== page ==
As we anticipated in our FOMC Preview report earlier today, the Federal Reserve did follow through with the predicted 0.25% interest rate cut, leaving the benchmark fed funds rate in the 1.75-2.00% range. Of course, that outcome was about 95% priced in to the market, so traders were more interested in the central bank’s monetary policy statement, summary of economic projections, and Chairman Powell’s press conference:
1) Monetary Policy Statement
As is often the case, there were only token adjustments to the Fed’s monetary policy statement. The central bank upgraded its assessment of household spending and (unsurprisingly) downgraded its view on exports. Beyond those minor adjustments, the only other noteworthy development was that three members of the FOMC dissented from the group’s decision: Esther George and Eric Rosengren voted in favor of leaving interest rates unchanged, while James Bullard favored an immediate 50bps cut.
2) Summary of Economic Projections
As with the monetary policy statement, the biggest surprise in the Fed’s economic projections may be the lack of changes. Despite all the geopolitical and economic developments over the last three months, the central bank left its projections essentially unchanged from June. While there were minor tweaks at the margin (GDP and unemployment forecasts were raised by one tick for 2019 and the GDP forecast for 2021 also ticked up), these were generally marking the current forecasts “to market,” rather than making a substantive change to the economic outlook.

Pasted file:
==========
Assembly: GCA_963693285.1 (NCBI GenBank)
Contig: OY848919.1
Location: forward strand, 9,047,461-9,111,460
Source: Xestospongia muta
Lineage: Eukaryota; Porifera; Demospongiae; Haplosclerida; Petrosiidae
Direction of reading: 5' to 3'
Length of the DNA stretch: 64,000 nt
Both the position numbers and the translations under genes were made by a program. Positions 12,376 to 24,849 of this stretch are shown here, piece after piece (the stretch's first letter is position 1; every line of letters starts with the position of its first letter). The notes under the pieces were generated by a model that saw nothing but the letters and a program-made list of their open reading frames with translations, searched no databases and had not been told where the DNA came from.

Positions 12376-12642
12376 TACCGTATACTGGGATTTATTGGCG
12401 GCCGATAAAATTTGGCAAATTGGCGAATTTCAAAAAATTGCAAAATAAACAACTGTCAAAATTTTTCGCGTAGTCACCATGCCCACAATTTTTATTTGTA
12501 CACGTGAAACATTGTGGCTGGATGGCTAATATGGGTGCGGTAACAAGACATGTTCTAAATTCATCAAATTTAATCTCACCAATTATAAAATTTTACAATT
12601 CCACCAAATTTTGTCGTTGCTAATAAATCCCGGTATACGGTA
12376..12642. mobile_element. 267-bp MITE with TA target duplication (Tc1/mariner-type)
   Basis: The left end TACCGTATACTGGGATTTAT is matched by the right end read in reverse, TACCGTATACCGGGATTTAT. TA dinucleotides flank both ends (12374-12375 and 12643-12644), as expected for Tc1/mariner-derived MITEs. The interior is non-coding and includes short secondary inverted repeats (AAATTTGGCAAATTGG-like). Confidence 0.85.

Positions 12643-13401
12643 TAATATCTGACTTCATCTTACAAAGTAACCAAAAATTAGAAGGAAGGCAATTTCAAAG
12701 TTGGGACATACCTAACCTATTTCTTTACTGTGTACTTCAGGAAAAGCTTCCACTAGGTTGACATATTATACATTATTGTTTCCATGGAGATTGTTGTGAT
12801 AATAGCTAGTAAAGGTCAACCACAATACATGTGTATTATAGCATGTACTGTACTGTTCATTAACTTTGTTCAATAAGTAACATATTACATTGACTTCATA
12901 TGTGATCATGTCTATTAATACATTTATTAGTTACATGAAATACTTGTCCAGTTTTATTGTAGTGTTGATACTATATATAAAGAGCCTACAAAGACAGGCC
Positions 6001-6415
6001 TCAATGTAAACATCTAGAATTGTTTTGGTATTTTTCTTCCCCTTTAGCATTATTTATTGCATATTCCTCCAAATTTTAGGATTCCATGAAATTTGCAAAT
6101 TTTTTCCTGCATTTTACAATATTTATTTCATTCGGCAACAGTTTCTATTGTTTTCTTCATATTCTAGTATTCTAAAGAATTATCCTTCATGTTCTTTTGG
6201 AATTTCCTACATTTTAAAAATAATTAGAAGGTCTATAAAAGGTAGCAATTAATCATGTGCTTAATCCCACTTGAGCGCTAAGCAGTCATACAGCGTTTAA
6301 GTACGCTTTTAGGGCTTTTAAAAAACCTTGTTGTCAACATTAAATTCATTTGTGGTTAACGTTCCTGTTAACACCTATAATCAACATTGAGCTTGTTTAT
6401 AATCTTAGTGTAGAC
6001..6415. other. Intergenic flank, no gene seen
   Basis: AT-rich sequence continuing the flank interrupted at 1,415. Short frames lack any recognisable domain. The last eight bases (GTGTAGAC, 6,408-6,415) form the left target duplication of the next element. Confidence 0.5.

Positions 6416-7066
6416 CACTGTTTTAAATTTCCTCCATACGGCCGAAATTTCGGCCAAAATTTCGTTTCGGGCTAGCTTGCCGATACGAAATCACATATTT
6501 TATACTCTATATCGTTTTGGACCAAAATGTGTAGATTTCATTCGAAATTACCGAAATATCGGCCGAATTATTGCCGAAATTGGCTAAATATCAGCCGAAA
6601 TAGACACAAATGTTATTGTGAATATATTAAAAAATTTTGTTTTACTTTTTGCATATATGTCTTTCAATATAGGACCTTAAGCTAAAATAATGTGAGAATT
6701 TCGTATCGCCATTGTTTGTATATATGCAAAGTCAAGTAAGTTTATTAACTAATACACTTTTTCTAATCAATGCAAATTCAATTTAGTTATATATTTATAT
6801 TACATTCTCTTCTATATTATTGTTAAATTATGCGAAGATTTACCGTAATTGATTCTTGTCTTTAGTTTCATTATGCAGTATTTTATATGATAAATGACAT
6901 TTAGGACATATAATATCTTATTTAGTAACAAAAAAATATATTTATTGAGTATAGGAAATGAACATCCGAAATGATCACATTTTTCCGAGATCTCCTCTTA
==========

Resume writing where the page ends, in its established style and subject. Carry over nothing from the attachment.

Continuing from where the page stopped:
The central bank’s “dot plot” of interest rate expectations, however, saw some major tweaks. The median Fed policymaker cut his/her forecast for interest rates by 0.5% for 2019, 0.2% for 2020, and 0.3% for 2021. In other words, the Fed has acknowledged that interest rates will remain lower for longer. Interestingly, this was actually less dovish than many had expected. According to today’s forecasts, a minority of Fed policymakers (7 out of 17) expect any further rate cuts this year, and 5 actually anticipate an interest rate hike. With many traders banking on two more rate cuts this year, it’s no surprise that we’ve seen a kneejerk reaction higher in the greenback.
3) Chairman Powell’s Press Conference
Fed Chairman Powell is taking the stage as we go to press and traders will be keen to see how he characterizes today’s decision. If he implies that the expected “mid-course correction” to interest rates could be complete, we’ll likely see the dollar rise and stocks fall as traders price out the potential for further cuts. On the other hand, a more dovish outlook that indicates another rate cut is on the table this year could temper the immediate bullish-dollar / bearish stocks reaction, but the sharp divergence between the market’s dovish expectations and the Fed’s “hawkish cut” suggest the initial reactions may linger.
Powell will no doubt have to field questions about the ongoing turmoil in the money markets and the Fed’s plans to address it.